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What does it mean to be HIV-seropositive?

People are ‘seropositive’ if they have antibody to HIV, which is the most common way in which infection is first detected


When is someone considered to have AIDS?

HIV-seropositive individuals once they get symptoms of opportunistic infections or Kaposi’s sarcoma, or their Th (CD4+) cells fall below 200/uL of blood. (normal range: 500-1000/


What virus causes AIDS?

HIV-1, for Human Immunodeficiency Virus. HIV is a nontransforming retrovirus (carries no oncogene), and reproduces by its RNA into DNA by means of reverse transcriptase.


T or F: HIV evolved from SIV (simian immunodeficiency virus)



Where/when did HIV originate from?

as recently as the 1940s and possibly in Zaire


What is the approximate number of cases in the U.S. and in the world?

-US: 1,144,500 people (16% don't know it)
-World: 35.3 Million


How many new cases of HIV infection per year in the US?



When do blood virus level peak?

6 weeks


When do blood anti-HIV Abs peak?

9 weeks


What is the mean incubation period of HIV without treatment?

9.5 years


T or F: HIV is taken up by dendritic cells but not harmed

True. They bind to DC-SIGN on DC and use it as a mean to get to T cells.


Where does HIV bind on the CD4 T cell?

on the CD4 molecule......


What on HIV surface binds to CD4? What does that lead to?

gp120 binds to CD4, changes conformation and is now allowed to bind to CCR5 (gp120 co-receptor, known chemokine receptor)


How is gp41 activated?

by the binding of gp120 to CCR5


How does gp41 allow entry of virus into cell?

By exposing a very hydrophobic region that literally melts away the T cell’s membrane, so the cell and virus fuse.


How does HIV show diversity in proteins with a small genome?

-Uses 3 different reading frames to encode 9 genes: pol, env, and gag which are common to all RT viruses. Additionally, has 6 more genes regulating latency and virulence
-alternative RNA splicing, and
-protease-mediated cleavage of 3 large precursor proteins making a total of 16 polypeptides.


How is latency regulated?

It may be that HIV goes latent in resting cells and replicates productively in activated ones (that's the proposed idea, no evidence).


T or F: the response to HIV is tilted towards Tfh and Th2 rather than Th1

True. the helping of CTL activation via IL-2 from Th1 is diminished


What change in the immune system promote a better response against HIV?

If patients made more Th1 they might stimulate more CTL, and do better.


What kind of immunity is affected in AIDS?

Cell-mediated immunity


What types of infections seen in AIDS patients?

primarily of types that require T cell-mediated immunity.
-viral infection, including cytomegalovirus, hepatitis and especially herpes simplex and zoster
-fungi, especially Candida albicans and Pneumocystis jirovecii
-opportunistic intracellular bacteria usually Mycobacterium avium complex or MAC and M. tuberculosis (leading cause of death in AIDS pts)


Why does the total number of CD4 cells decline?

looks like simple exhaustion of the ability to make more of them. it has been estimated that the entire population of virus is replaced daily, and CD4 cells every 3 days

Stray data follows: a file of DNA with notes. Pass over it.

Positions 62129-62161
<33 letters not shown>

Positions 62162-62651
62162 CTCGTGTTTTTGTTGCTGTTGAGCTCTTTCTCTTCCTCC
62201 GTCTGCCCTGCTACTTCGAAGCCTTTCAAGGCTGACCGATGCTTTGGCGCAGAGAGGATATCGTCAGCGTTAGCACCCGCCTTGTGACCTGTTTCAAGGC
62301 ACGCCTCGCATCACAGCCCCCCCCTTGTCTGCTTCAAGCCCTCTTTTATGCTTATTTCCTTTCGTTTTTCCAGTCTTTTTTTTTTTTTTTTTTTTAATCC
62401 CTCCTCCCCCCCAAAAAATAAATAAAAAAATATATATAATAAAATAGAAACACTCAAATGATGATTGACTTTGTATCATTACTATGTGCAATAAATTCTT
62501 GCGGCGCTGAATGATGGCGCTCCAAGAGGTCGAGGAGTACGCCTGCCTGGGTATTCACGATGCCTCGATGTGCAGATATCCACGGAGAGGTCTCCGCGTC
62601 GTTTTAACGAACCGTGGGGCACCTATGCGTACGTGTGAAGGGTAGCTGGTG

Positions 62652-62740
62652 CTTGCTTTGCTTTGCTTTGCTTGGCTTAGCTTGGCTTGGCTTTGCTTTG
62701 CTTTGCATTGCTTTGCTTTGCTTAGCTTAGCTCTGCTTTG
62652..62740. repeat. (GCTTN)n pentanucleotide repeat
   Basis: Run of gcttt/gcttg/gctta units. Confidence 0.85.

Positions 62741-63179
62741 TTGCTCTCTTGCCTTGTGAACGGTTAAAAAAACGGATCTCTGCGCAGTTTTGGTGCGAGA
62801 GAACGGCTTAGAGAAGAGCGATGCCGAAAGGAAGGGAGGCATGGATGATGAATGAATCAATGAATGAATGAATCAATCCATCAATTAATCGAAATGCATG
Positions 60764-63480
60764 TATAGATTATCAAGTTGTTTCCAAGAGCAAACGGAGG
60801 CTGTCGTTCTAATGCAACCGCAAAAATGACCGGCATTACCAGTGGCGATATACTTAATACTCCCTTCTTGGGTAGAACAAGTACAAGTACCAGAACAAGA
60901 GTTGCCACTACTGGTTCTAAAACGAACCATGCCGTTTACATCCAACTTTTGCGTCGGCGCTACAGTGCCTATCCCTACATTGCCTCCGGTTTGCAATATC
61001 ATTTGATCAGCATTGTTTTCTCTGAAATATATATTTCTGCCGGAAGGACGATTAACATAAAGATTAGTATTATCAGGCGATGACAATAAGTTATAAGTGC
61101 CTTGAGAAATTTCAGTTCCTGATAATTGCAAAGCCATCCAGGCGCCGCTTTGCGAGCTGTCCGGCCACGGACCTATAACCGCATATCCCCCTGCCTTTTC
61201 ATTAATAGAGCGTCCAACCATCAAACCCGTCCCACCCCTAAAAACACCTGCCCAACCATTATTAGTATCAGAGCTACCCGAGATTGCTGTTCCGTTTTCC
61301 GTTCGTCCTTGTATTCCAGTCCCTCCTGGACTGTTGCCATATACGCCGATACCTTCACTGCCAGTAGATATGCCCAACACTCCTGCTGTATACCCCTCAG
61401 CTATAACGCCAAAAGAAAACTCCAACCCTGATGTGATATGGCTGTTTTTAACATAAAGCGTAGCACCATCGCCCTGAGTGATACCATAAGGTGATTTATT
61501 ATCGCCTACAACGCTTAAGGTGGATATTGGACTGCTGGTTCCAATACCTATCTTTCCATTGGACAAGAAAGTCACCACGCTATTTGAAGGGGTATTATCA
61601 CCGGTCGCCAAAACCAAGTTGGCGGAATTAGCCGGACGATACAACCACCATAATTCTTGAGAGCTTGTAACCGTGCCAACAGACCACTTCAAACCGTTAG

How does HIV infect near by cells without an extracellular phase?

Early expression of gp120 & 41, relocation to plasma membrane, binding to near by cells resulting in fusion of the two cells and formation of a syncytium.


Are Abs effective against HIV?

No, Though they bind to the virus, they do not block infection of Th cells. There are neutralizing epitopes on the virus, but they are shielded by carbohydrate (gp120/41) and not readily available to B cells.


What are elite controllers?

They make more, and more diverse, CTL against HIV peptides. They are HLA-B57. harbor HIV but retain normal immune function for many years


What is the laboratory diagnosis process of AIDS?

Most common: Anti-HIV antibody via ELISA, HOWEVER, must be confirmed with a western blot due to false positives.
Virus RNA PCR, available in wealthy areas.


Discuss the prospects and problems of AIDS vaccine development

we need a vaccine that can preferentially stimulate Th1 cells and CTL; the current vaccines seem to be best at inducing antibody responses, and antibody doesn’t protect very well. The key epitope on HIV seems to be well-concealed within the gp120/gp41 complex and almost invisible to B cells
-some people make is broadly neutralizing (bnAb)


What is the standard Antiretroviral Therapy (ART)?

combines a protease inhibitor and two reverse transcriptase inhibitors


What HIV drugs are targeted at RT?

RT inhibitors:
-nucleosides, which are competitive inhibitors and chain-terminator
-non-nucleoside inhibitors, bind a hydrophobic pocket on enzyme, changes the conformation and activity of the catalytic site.


What kind of drugs inhibit cleavages of the pol-gag-env polyprotein?

protease inhibitors.


What is Enfuvirtide (Fuzeon®)?

binds to part of gp41, prevents fusion b/t virus and cell. Fusion inhibitor.


Maraviroc (Selzentry®)?

CCR5 antagonist that blocks viral entry into CD4+ cells. Binds transmembrane portion of CCR5


Raltegravir, what it do?

integrase inhibitor, inhibits insertion of virus genome in host DNA.